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Welcome to Isitfair

Isitfair was started in October 2002 by Christine and John Melsom as a local action group in Hampshire.  They were incensed about the proposed huge increase in Council Tax bills for the year 2003/04.  This was the year when the average increase was 12.9%!  Although the Government at that time knew that this was going to happen, they did absolutely nothing to prevent it.  Instead, they blamed the local councils!

Isitfair believes that the current council tax system is unfair, being based on property values as opposed to peoples' ability to pay.  At the end of the day, despite the arguments for and against this system, properties do not pay this tax, it is the occupants of the property that pay it, and not necessarily all of them.

Click here to read more.

Local Government Finance Settlement 2017-18: Technical Consulation

Published on 15 September, this consultation seeks views on:

  1. The Distribution of Central Resources
  2. Changes to Local Resources

Under Changes to Local Resources section 3.3, the Government is proposing to introduce council tax referendum principles for parish and town councils under certain conditions. This is something that Isitfair has been campaigning for for many years now. Click here to read more.

According to this document, the average Band D increase for the tax year 2016-17 is a whopping 6.1%.  The basic rule for determining if a parish or town council should be subject to referendum principles is:

The Band D precept is higher than that of the lowest charging district council for 2016-17 (£75.46), and the total precept for 2016-17 is at least £500,000.

There are additional conditions where a transfer of responsibilities has taken place.

Now is the time for you to have your say

The consulation can be downloaded from the DGLG website here: Local government finance settlement 2017 to 2018: technical consultation.

We know from your feedback that many of you are suffering from significant increases in your town and parish precepts this year. It is therefore important that you get involved with this consultation and give feedback.  This consultation closes on 28 October so you need to respond as soon as possible.  These inflation busting increases must be stopped.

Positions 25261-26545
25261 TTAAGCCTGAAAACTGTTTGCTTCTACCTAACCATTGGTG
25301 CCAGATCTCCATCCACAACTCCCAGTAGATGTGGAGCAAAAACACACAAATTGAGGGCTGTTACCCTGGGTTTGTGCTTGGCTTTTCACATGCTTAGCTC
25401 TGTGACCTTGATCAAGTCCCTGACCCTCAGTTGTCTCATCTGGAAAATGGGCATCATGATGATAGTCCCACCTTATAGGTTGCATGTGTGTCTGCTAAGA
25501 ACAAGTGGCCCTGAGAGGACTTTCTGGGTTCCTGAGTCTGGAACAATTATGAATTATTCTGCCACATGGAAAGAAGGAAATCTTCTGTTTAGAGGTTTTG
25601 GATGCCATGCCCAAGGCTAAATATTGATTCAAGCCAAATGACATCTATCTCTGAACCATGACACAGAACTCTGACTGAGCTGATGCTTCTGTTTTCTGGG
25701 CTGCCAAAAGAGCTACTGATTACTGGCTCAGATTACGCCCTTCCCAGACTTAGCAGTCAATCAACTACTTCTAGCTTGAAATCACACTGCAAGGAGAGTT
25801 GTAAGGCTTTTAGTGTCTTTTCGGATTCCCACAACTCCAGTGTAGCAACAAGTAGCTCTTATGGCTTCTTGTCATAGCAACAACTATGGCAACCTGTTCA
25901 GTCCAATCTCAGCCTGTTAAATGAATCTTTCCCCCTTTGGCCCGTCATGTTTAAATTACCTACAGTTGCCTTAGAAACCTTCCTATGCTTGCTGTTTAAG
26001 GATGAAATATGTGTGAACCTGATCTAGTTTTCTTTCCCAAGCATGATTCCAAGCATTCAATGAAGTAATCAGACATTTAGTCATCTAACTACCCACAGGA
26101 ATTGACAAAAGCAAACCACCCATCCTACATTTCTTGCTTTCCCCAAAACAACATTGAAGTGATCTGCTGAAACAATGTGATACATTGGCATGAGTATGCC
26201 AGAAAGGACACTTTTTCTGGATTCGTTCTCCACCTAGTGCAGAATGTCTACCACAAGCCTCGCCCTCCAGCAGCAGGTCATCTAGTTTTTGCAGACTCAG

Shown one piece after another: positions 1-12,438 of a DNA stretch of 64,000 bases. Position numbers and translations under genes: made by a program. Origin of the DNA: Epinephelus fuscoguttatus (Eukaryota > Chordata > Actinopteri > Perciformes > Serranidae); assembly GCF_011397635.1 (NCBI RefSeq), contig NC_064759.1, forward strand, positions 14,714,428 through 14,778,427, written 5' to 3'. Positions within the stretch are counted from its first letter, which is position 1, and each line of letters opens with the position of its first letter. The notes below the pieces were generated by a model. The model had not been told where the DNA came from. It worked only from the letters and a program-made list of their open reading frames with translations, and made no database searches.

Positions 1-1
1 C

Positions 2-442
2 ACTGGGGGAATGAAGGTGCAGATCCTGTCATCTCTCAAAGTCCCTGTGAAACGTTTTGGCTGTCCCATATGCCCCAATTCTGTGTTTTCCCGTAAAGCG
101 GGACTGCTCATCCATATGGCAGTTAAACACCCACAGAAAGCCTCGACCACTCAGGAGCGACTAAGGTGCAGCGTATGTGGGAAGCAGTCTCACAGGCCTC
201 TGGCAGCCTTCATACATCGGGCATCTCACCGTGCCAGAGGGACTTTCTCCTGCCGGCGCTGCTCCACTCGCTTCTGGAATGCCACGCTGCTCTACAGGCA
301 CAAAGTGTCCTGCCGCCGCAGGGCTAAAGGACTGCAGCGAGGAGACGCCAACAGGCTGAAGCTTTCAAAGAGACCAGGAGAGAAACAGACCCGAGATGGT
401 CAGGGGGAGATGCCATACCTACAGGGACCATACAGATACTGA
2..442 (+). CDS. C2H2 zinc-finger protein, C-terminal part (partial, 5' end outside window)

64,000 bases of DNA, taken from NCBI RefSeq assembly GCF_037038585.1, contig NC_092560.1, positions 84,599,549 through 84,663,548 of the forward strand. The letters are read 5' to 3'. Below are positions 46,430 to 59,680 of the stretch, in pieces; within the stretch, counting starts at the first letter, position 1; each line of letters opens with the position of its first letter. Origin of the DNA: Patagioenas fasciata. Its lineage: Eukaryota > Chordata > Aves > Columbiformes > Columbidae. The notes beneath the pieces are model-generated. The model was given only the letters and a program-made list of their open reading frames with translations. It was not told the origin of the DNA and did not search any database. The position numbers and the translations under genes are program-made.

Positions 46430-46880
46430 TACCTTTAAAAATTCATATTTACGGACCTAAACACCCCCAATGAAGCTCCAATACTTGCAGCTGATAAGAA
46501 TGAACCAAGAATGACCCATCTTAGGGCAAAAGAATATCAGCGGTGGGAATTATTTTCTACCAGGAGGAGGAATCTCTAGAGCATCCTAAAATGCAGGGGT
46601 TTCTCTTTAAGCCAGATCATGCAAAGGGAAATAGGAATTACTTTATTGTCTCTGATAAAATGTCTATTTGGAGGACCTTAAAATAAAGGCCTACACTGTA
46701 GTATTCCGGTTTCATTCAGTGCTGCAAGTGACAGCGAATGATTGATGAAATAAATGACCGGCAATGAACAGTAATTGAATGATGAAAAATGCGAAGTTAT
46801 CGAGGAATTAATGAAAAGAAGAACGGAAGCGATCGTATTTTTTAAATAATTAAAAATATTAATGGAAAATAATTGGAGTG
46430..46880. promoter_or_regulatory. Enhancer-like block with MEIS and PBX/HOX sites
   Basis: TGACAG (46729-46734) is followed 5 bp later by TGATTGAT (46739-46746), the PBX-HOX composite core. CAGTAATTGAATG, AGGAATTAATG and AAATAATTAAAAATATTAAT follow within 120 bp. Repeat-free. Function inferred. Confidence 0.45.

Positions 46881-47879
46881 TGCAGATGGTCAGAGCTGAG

Don't be fooled by the disingenous claim in paragraph 3.2.1:

Government is committed to keeping council tax low and, under the existing principles, the average Band D increase for 2016/17 was 3.1%, which means that council tax is still 9% lower in real terms than it was in 2009/10.

This completely ignores the previous years when council tax increases were always higher than inflation.  What the public sector needs to understand is that it cannot just carry on increasing council tax year on year.  It needs to understand that council tax payers don't have bottomless pockets that they can dip into.

Related news report:

Parish councils may face referendum cap over "excessive" tax.

George Osborne's Autumn Statement 25 November 2015

Council tax payers were hit with a new 2% precept on top of their usual tax bills to help fund the cost of local social care.  The LGA have estimated that Band D bills could cost an average of just under £200 more over the next five years.

George Osborne We believe that the cost of social care should be paid for through general taxation, just like the NHS.  Why should council tax payers only have to pay for the cost of failing to fund social care properly?  Is it fair?    How many times have we heard this Chancellor stand up and say that everyone should pay their fair share of taxes?  Then there's "We're all in this together."

Except that is, if you are a council tax payer.  The Chancellor has shirked his responsibilities to the vulnerable and most needy in our society, put up council tax for hard working families and left it to the local authorities to sort out the mess that he has created through his austerity measures.  So much for being a compassionate conservative.

If you feel as aggrieved as we do and would like to make your feelings known, then we have some contact details for you and further information. Click here to download.

The full text of the Autumn Statement is available online at:

Parliament > Hansard > Commons Debates

Council Tax News and Information

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